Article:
Blueberry Season Is Upon Us
DENALI, ALASKA- August is blueberry season. I’ve heard about it for a long time—the coming of the blueberries, when the bushes are bursting at the seams with the traditionally expensive fruity treats we all love so much. It’s a hallmark of the Alaskan summer experience, and I’ve finally gotten to have a go at it.
It can be mildly frustrating since just because the blueberries appear, it doesn’t mean that they are ripe. Pick the blueberries too soon, and you’ll find yourself with a bowl full of bitter, chewy morsels that will hardly satisfy your palate. Wait for them to ripen however, and you are in for a real treat.
No more than a stone’s throw from housing is a large path of blueberries, and on any given morning you can peer out and see a half-dozen employees bent over and slowly shuffling around, intently picking fistfuls of the best and brightest treats. They’ll be used for a variety of purposes—blueberry muffins for one, flavored vodka for those with a taste for drink, or right into a bowl of oatmeal, spicing up an otherwise flavorless breakfast.
It’s a novel concept to someone like myself that right outside my door there are more blueberries than I could ever fathomably pick and eat, and they are perfectly fine to add to my daily diet, which I happily am since fruit is a rare commodity. Should you be concerned with whether or not they were actually blueberries—discussion of whether or not you should “eat the berries” is a constant source of dark amusement to those around here—I received a good tip from Alex, the chef: put a purported blueberry in your mouth, and chew it to see if it takes like a blueberry. If it does, eat it and pick more from that bush. If it doesn’t, spit it out and you haven’t ingested any of the potential poison.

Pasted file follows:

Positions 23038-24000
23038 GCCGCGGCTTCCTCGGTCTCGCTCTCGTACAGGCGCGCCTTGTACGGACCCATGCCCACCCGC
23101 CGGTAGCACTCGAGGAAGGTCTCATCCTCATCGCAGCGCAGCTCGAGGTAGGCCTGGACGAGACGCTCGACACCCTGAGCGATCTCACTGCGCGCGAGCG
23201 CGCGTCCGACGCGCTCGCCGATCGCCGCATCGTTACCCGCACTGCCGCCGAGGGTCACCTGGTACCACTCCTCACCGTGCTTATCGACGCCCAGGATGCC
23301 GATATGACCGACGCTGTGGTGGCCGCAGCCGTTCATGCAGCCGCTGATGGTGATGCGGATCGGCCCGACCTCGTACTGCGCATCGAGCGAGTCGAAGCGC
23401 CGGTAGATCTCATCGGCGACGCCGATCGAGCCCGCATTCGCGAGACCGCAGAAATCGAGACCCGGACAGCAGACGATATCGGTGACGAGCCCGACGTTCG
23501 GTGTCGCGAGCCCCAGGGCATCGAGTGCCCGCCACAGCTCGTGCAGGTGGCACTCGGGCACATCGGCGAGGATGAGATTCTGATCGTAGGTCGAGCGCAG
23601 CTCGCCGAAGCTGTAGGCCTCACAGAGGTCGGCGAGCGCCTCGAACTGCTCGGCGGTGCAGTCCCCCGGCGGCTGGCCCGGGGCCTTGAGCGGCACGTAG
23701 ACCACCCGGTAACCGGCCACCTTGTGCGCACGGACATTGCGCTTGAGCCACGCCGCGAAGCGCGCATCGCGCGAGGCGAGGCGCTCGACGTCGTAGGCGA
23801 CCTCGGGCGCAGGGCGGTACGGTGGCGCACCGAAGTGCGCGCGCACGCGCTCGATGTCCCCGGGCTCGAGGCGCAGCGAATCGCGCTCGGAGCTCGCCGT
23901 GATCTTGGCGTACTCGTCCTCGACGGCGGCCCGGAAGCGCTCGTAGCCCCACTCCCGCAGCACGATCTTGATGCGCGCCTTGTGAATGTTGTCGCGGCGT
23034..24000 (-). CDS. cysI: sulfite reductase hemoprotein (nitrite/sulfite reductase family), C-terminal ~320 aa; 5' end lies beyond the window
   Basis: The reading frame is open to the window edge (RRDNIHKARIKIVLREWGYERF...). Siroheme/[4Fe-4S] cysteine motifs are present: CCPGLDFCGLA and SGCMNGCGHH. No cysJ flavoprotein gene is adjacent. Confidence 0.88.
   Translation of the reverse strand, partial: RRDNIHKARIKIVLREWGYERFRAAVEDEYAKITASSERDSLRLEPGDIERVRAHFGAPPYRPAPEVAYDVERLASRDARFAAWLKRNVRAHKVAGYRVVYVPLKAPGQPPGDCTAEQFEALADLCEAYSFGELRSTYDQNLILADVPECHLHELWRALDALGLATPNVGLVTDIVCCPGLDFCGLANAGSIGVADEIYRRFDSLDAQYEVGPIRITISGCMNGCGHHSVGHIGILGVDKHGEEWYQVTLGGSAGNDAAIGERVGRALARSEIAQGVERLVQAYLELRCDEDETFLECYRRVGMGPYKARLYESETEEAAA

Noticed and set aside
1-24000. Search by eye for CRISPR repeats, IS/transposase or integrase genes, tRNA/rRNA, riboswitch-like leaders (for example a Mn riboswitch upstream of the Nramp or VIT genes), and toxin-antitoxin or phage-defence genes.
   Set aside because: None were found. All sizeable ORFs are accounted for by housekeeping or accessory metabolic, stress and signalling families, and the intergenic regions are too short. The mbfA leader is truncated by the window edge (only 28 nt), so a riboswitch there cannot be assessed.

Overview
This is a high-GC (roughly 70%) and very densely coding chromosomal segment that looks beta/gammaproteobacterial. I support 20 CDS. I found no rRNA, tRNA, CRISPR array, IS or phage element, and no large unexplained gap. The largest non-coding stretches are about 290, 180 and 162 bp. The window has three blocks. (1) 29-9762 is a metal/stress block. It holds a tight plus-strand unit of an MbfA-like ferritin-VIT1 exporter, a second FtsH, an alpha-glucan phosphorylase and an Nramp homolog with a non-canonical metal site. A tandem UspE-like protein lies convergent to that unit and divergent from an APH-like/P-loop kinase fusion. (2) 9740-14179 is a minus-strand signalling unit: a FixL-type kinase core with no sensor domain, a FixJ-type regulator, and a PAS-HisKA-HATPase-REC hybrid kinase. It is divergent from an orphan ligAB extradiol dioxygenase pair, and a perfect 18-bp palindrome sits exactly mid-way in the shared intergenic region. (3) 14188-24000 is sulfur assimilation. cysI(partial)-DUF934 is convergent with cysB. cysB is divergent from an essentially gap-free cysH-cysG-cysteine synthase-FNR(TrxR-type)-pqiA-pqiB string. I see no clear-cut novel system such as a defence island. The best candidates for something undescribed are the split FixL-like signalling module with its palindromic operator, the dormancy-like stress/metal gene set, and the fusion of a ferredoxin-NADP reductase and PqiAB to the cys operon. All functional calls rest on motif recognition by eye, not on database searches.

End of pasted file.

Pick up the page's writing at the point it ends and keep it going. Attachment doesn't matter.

Complementing the vast array of blueberries available for picking are the fungal wonders that are a bit more dangerous to ingest: mushrooms. Late in the summer, and especially after a big rain, they can be found everywhere. More species than you can ever imagine grow in an area the size of a city block, and not all are fit for consumption. Mushrooms are widely known to be toxic should you ingest the wrong kinds, though if you know what you are looking for, they can be a nice addition to your daily diet.
My personal inclinations have led me to pick blueberries at every conceivable opportunity, though I am far more hesitant to indulge in cooking mushrooms that I’ve picked myself. Brett, another chef, has been coming to Alaska for 15 years and extensively studies mushroom, slinking off into the wilderness to collect basketfuls which he will then cook and eat. I’ve gotten a few batches from him, which I’ve duly cooked up and put in pasta sauce…another welcome addition to my diet considering how difficult it is to get fresh food.
Mushrooms and blueberries might seem like random foods to get excited about, but when they are growing all around you it is a much bigger deal. When you can go to ShopRite and buy any variety of orange, avocado, banana, or spinach, you tend to lose the ability to appreciate just how far these commodities have traveled to present themselves t your disposal. When that opportunity isn’t available because the nearest supermarket is 3 hours away, you get an appreciation for foraging for food that you might never have had—it’s the ultimate organic experience.